The Premiere Website For Police News In Texas

          



 

Bill could limit public access to police records
Topeka, Kan.
   
 
More Today's News:
ߦ   Mitchell Bradley Hardee, 68, Texas City
ߦ   An Inmate Died After Being Denied Water For 7 Days, And A Jury Is Considering Who’s To Blame
ߦ   Arkansas executes Kenneth Williams, 4th inmate in 8 days
ߦ   3 Men arrested for Tampering with a Government Record
ߦ   Area Sheriff’s Office’s Work Together to Arrest 2 for Multiple Offenses
ߦ   Armed Standoff Leader Claims He's Been Strip Searched "Hundreds Of Times" In Jail While Awaiting Trial
ߦ   Car Burglar Arrested, Goods Recovered In Kemah - Mug Shot
ߦ   Conroe man convicted in bank fraud, theft from employer
ߦ   Driver of vehicle involved in crash charged with DWI
ߦ   Man arrested for Fraudulent Use-Possession of ID Information
ߦ   Man wanted for 1976 Texas murder arrested in Mississippi
ߦ   Police Chase Ends In Jail For Fleeing Driver
ߦ   Police chiefs in Texas push for more women in law enforcement
ߦ   Prescription Drug Take Back Day This Saturday
ߦ   Texas Sheriffs Could Face Jail Time For Not Cooperating With Federal Immigration Law
ߦ   Upshur sheriff: Shooting of deputy's home, cars was ‘attack’
ߦ   Within a one week period, Fort Worth Fire Department Arson Investigators secure two 40yr plus convictions/sentences for arsonists
ߦ   SUBSCRIBE To Texas Police News
ߦ   Employment
ߦ   Police News - Calendar of Events
ߦ   Who To Call For What
ߦ   HELPFUL LINKS
ߦ   Wild Game Cookoff Scheduled for April 29
ߦ   2nd Annual San Leon OysterFest - April 29
ߦ   Lake Houston Crawfish, Cars & Community Festival
ߦ   Give A Hoot About Saving
ߦ   Burnet County Sheriff's Ofice - Inmate/Arrests Summary
ߦ   Coast Guard suspends search for missing cruise ship crewmember
ߦ   Community Awareness Bulletin – Aggravated Sexual Assault
ߦ   Copperas Cove PD Needs Help Identifying Suspects - Photo
ߦ   Corrections officer killed in inmate attack
ߦ   Delaware trooper fatally shot ID'ed, suspect killed
ߦ   Family suspects missing 12-year-old being held against her will
ߦ   FBI swarms Houston engineering firm, cluster of Laredo buildings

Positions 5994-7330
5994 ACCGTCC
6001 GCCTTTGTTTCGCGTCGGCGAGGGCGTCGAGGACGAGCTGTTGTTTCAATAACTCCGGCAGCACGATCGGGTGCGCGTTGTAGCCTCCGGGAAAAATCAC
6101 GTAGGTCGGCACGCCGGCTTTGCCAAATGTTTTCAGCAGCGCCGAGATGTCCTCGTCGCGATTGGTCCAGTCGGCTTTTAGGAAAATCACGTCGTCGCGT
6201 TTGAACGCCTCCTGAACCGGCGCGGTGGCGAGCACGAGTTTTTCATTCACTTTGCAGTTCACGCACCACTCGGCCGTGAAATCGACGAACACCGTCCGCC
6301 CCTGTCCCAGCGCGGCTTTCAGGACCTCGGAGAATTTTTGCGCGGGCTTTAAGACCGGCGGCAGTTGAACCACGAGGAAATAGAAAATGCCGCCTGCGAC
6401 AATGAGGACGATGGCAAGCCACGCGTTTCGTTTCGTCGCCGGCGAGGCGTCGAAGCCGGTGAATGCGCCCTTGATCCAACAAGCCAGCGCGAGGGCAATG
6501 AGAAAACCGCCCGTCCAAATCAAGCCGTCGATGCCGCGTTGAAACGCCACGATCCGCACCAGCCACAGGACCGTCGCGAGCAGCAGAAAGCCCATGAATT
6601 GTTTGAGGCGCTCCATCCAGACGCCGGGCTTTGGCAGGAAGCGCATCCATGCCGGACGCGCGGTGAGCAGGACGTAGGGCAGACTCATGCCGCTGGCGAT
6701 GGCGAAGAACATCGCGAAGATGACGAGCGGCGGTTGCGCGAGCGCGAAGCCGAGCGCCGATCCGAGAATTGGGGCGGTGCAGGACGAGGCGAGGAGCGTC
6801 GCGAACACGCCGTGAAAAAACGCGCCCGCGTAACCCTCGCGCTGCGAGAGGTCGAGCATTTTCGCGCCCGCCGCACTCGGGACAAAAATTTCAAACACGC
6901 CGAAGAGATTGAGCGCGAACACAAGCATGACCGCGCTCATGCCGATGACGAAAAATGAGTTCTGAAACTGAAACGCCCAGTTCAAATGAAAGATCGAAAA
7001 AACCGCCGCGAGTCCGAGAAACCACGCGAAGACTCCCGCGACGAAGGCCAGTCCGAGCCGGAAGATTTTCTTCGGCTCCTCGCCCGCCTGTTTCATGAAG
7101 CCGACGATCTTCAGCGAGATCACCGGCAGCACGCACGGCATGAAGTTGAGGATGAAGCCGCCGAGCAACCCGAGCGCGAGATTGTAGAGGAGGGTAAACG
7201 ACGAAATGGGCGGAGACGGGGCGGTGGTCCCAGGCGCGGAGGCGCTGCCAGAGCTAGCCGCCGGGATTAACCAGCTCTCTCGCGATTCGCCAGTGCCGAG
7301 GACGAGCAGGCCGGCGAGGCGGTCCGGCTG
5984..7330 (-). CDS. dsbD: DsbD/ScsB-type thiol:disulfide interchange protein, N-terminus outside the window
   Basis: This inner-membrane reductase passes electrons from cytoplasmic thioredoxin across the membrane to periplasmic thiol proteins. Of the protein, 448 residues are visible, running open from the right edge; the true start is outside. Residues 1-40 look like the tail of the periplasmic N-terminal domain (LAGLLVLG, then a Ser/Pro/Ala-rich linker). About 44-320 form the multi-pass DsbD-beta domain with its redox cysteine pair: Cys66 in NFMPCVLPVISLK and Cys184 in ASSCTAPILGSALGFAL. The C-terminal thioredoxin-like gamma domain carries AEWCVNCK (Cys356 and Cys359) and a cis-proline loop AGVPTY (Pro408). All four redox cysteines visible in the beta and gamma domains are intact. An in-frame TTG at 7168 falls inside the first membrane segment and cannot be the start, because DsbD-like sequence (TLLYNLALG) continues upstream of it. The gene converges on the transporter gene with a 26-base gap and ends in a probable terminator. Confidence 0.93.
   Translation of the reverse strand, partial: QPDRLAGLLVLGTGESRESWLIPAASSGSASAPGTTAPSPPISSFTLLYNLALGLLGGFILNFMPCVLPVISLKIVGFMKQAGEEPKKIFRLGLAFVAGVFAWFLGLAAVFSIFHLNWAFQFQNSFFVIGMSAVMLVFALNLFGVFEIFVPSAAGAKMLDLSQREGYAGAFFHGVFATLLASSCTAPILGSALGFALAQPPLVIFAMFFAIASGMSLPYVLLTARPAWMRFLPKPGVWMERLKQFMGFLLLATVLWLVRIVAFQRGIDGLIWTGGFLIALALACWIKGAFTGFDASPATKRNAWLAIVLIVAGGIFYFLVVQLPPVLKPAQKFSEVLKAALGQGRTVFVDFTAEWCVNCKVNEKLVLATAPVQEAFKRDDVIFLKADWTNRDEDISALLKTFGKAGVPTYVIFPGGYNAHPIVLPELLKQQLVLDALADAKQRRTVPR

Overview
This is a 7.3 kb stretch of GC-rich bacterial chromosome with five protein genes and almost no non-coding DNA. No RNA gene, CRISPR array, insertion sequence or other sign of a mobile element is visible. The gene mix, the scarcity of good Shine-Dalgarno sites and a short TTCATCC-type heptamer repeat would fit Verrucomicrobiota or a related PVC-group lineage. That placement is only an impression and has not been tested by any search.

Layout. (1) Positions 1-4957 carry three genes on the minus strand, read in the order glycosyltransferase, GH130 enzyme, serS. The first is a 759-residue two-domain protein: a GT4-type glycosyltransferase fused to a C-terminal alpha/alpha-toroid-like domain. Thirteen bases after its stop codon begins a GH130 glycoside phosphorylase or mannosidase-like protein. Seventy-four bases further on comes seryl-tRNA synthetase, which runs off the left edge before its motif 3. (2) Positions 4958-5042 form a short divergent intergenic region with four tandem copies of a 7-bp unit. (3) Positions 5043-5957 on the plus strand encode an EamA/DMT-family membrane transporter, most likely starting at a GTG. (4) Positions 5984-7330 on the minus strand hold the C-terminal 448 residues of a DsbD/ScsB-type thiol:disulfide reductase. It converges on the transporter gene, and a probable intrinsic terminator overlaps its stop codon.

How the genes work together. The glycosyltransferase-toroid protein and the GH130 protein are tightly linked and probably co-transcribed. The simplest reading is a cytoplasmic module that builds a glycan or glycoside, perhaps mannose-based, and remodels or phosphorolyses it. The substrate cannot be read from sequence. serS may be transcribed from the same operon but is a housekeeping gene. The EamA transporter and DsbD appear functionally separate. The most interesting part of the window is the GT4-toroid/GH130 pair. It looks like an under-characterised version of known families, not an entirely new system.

ߦ   Former Texan Gets Hammered with 30-Year Prison Sentence

   Next >>
 
Search Archives:

The bill, passed with bipartisan support in the House, still has to be passed by the Senate and signed by the governor to take effect

By Hunter Woodall

The Kansas City Star

TOPEKA, Kan. — State records that include complaints and investigations about Kansas law enforcement officers could become more difficult to obtain under a bill moving forward in Topeka.

Under House Bill 2070, certain police records held by the Kansas Commission on Peace Officers’ Standards and Training would not have to be disclosed under the Kansas Open Records Act.

The commission’s records include forms that show why officers left their jobs, as well as details of investigations and complaints.

“The bill changes the fact that when we get requests for those records, we don’t have to redact them and send them out,” said Gary Steed, the executive director of the commission. “We basically say those records aren’t open under KORA, go back to the agency to get those records.”

But Max Kautsch, a Kansas attorney who focuses on open government, said he didn’t agree that other agencies were more likely to put forward the information.

“This next step isn’t really much of a solution because the practical effect is to make it that CPOST can just invoke (an exception to the records law) whenever anybody tries to get a record,” Kautsch said.

Despite passing with more than 100 votes in the House, some lawmakers questioned the transparency issues within the legislation.

Rep. Stephanie Clayton, an Overland Park Republican who voted against the bill, said she felt the bill “kind of locks some things up.”

Rep. John Carmichael, a Wichita Democrat on the House Judiciary Committee, said there will still be a way for people to request the information if the bill becomes law. People could petition a court to release certain records, citing public interest.

“If the agency refuses to produce the information, then you have the right, for $185 and a lawyer, to go to court and say, ‘This ought to be released and here’s why,’ ” Carmichael said. “I don’t like that approach, I would like to think of a better approach.”

Commission officials said this week that the public also could still have access to the records by asking for the information from other law enforcement agencies, rather than the state.

“It’s their record,” commission counsel Michelle Meier said. “They may choose to release that information, but there’s no way for us to keep up on what those 430-some agencies are doing with their records at any given time. The original creating agency is just a better source.”

Kautsch, the open records attorney, said it was “totally bogus” to say that other agencies would be more likely to give up the records because they could cite other open records exemptions.

The bill, passed with bipartisan support in the House, still has to be passed by the Senate and signed by Gov. Sam Brownback to take effect.

———

©2017 The Kansas City Star (Kansas City, Mo.)

Post a comment
Name/Nickname:
(required)
Email Address: (must be a valid address)
(will not be published or shared)
Comments: (plain text only)
Printer Friendly Format  Printer Friendly Format    Send to a Friend  Send to a Friend    RSS Feed  RSS Feed
  Facebook   Share link on Twitter Tweet  


© 1999-2017 The Police News. All rights reserved.